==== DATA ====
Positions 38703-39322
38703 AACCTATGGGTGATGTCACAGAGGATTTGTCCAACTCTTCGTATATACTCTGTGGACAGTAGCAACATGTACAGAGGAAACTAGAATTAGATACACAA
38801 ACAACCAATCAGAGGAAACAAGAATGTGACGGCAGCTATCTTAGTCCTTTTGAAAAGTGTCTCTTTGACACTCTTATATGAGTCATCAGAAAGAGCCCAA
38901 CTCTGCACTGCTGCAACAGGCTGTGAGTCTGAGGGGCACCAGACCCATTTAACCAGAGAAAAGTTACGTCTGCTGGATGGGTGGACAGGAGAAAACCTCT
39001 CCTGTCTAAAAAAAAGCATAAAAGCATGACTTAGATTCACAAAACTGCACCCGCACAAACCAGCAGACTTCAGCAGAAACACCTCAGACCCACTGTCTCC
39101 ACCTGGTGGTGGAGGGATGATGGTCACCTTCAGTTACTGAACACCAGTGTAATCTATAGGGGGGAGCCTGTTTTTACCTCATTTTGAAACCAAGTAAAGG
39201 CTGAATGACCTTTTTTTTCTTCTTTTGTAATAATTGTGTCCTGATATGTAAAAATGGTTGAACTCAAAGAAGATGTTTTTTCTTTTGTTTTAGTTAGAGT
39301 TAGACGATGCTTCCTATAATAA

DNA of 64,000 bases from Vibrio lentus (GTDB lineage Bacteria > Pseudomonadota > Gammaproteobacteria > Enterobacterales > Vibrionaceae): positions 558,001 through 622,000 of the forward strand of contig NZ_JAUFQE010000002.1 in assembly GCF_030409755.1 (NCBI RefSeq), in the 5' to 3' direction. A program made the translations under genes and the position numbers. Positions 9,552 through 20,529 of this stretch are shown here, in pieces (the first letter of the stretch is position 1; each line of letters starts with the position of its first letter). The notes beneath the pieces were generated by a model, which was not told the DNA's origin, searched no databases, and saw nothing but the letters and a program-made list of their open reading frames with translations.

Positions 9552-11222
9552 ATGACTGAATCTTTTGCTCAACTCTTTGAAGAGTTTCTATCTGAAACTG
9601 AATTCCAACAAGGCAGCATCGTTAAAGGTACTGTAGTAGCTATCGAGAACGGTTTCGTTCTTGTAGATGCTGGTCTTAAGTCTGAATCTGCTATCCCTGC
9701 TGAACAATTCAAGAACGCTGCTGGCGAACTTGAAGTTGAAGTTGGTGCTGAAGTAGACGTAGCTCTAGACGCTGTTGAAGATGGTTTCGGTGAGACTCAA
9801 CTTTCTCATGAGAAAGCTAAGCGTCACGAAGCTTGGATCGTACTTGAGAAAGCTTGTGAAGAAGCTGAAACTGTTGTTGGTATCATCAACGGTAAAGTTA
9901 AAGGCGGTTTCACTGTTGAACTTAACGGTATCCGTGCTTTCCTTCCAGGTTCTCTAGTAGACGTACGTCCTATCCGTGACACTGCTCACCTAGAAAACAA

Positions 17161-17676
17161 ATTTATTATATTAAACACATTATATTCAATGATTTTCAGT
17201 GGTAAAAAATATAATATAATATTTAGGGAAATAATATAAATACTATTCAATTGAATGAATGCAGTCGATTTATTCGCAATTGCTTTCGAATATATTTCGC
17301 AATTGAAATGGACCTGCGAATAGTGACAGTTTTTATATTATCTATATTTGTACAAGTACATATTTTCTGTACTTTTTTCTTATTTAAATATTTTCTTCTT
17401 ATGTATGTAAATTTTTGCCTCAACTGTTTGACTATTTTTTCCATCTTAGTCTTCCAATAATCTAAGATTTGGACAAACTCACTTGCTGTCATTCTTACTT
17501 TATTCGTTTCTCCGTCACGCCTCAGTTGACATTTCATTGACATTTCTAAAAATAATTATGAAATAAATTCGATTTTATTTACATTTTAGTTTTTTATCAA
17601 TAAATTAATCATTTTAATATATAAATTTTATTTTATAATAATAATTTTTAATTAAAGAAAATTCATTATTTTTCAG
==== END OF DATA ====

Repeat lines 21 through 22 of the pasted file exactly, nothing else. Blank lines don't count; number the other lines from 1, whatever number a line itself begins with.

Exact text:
17501 TATTCGTTTCTCCGTCACGCCTCAGTTGACATTTCATTGACATTTCTAAAAATAATTATGAAATAAATTCGATTTTATTTACATTTTAGTTTTTTATCAA
17601 TAAATTAATCATTTTAATATATAAATTTTATTTTATAATAATAATTTTTAATTAAAGAAAATTCATTATTTTTCAG